When a RefEdit is added to a UserForm, Excel sometimes adds a reference to the Ref Edit Control. This was fine in earlier versions of Excel, but there appear to be incompatibilities in recent versions of the RefEdit library. These problems often are associated with an Unspecified but Painfully Frustrating Error.

To reduce the risk of RefEdit-related issues, you should uncheck the box in front of Ref Edit Control in the References dialog. Otherwise, there may be problems loading the add-in on another user’s machine, including the removal of RefEdits from the dialogs and other bizarre behavior.

It is also helpful to process the workbook or add-in’s code through an earlier version of Excel. I use a VM with Office 2000 installed on it for this purpose. Open Excel 2000, open the workbook or add-in, run Rob Bovey’s free Code Cleaner application, then compile the code and save the file.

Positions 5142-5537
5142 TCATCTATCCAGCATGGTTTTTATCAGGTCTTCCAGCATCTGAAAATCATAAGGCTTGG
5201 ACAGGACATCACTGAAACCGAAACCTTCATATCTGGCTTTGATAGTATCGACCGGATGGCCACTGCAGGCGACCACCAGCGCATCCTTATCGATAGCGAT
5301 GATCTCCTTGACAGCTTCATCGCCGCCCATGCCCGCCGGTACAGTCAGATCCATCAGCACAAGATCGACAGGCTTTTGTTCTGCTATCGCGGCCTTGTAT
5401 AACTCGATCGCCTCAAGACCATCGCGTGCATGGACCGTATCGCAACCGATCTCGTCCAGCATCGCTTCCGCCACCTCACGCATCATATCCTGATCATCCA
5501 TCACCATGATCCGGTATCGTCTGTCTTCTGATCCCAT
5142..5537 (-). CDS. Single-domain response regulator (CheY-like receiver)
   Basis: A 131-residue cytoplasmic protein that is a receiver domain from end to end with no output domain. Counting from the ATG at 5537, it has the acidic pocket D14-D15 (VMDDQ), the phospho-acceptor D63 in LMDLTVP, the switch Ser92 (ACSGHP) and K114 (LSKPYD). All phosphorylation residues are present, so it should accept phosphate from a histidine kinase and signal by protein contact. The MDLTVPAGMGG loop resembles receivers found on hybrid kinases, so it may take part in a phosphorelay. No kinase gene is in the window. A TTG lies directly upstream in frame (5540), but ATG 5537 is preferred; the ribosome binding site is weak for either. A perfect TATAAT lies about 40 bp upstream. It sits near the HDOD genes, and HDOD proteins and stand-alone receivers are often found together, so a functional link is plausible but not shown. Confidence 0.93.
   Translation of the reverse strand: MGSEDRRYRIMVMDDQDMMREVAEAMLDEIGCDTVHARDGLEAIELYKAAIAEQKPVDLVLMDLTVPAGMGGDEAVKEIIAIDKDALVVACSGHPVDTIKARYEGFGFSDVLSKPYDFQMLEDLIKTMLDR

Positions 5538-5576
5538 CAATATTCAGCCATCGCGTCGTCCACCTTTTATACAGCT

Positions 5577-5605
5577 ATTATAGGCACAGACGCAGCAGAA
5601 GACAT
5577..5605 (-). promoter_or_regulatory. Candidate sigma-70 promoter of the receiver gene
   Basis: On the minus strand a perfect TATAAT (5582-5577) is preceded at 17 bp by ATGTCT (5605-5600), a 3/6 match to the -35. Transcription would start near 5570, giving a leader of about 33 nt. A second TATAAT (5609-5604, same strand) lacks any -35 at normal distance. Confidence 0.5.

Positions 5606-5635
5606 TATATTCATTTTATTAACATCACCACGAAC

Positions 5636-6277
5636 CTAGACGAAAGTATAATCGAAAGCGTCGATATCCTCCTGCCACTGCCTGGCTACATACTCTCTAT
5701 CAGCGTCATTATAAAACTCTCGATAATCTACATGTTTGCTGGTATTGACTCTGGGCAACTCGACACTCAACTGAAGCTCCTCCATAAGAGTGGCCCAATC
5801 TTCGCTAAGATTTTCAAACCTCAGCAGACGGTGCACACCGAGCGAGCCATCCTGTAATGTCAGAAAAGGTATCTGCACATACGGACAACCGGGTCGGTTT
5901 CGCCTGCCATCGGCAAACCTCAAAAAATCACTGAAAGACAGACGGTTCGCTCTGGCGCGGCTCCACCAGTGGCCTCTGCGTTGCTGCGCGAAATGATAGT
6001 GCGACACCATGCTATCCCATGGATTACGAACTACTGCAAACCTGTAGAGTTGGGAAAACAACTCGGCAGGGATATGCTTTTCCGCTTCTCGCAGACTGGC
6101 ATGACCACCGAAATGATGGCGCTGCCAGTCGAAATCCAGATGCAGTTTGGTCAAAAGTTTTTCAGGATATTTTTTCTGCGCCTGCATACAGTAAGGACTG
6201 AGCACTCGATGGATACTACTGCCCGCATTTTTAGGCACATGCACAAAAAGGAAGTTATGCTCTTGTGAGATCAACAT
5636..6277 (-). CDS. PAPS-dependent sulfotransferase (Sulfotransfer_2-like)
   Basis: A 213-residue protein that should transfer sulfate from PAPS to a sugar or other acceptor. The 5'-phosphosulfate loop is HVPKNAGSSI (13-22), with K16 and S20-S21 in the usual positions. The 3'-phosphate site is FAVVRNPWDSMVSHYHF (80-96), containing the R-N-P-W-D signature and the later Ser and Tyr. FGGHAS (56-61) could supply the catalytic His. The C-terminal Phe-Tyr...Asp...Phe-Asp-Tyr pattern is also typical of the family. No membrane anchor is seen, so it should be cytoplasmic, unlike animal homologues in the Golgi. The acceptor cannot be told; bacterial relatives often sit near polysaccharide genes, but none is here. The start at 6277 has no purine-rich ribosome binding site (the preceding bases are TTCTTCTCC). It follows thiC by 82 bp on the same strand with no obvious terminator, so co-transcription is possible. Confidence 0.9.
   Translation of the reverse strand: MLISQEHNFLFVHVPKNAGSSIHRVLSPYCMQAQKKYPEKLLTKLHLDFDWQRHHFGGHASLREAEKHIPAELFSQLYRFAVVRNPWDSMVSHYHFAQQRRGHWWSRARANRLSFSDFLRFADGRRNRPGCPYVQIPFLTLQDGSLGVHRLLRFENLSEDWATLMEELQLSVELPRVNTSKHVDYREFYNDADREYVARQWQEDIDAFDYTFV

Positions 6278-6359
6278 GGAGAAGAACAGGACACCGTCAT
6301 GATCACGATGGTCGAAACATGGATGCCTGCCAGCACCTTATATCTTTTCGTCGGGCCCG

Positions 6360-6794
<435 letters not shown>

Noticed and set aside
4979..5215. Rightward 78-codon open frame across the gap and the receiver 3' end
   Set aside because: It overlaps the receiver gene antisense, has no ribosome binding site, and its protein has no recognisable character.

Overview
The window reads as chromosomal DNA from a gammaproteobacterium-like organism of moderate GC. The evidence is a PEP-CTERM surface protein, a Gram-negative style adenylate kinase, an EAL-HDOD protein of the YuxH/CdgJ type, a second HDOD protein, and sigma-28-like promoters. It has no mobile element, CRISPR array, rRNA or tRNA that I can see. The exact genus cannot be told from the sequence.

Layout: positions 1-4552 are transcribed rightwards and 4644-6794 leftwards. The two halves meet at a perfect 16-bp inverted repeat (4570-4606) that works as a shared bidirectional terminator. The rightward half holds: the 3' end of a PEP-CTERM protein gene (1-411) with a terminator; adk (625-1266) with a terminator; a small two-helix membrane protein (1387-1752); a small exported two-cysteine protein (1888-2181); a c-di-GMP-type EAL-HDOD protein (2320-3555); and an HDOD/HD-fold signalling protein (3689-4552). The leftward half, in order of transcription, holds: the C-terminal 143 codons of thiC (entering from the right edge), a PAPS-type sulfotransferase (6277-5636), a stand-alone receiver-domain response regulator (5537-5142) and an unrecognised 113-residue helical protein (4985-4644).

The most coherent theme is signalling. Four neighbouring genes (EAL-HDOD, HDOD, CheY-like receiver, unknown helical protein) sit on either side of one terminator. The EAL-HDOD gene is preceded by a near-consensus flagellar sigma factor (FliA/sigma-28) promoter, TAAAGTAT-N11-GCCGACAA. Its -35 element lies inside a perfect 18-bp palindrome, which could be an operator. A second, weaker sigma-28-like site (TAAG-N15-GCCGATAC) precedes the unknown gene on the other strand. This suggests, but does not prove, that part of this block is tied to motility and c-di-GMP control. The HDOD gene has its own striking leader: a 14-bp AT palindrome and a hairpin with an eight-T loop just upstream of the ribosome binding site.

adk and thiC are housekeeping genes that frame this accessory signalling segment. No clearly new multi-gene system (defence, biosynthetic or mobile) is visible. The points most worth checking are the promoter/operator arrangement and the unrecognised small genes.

It may also be necessary to remove RefEdit.exd files from a user’s computer if problems occur and unchecking the reference doesn’t fix them. these exd files are temporary files that contain instructions Excel uses to build RefEdits, and the exd may conflict with the RefEdits in the workbook. If this doesn’t work, the next step is to run Detect and Repair on Excel, then reinstall Office, then sacrifice the computer at the next full moon.

Note also that, as detailed here, RefEdit does not fire the AfterUpdate and BeforeUpdate events, and setting the .Font property of cells (eg to colour selected cells blue) on the Enter or Exit events crashes Excel when the focus leaves the RefEdit control. Both the .Text and .Range properties of the RefEdit give the range selected as a string.

There are some useful RefEdit tips here including:

See also this knowledge base article for Excel 2002: XL2002: VBA Error on Macro Startup If You Open Multiple Excel Instances with RefEdit Control.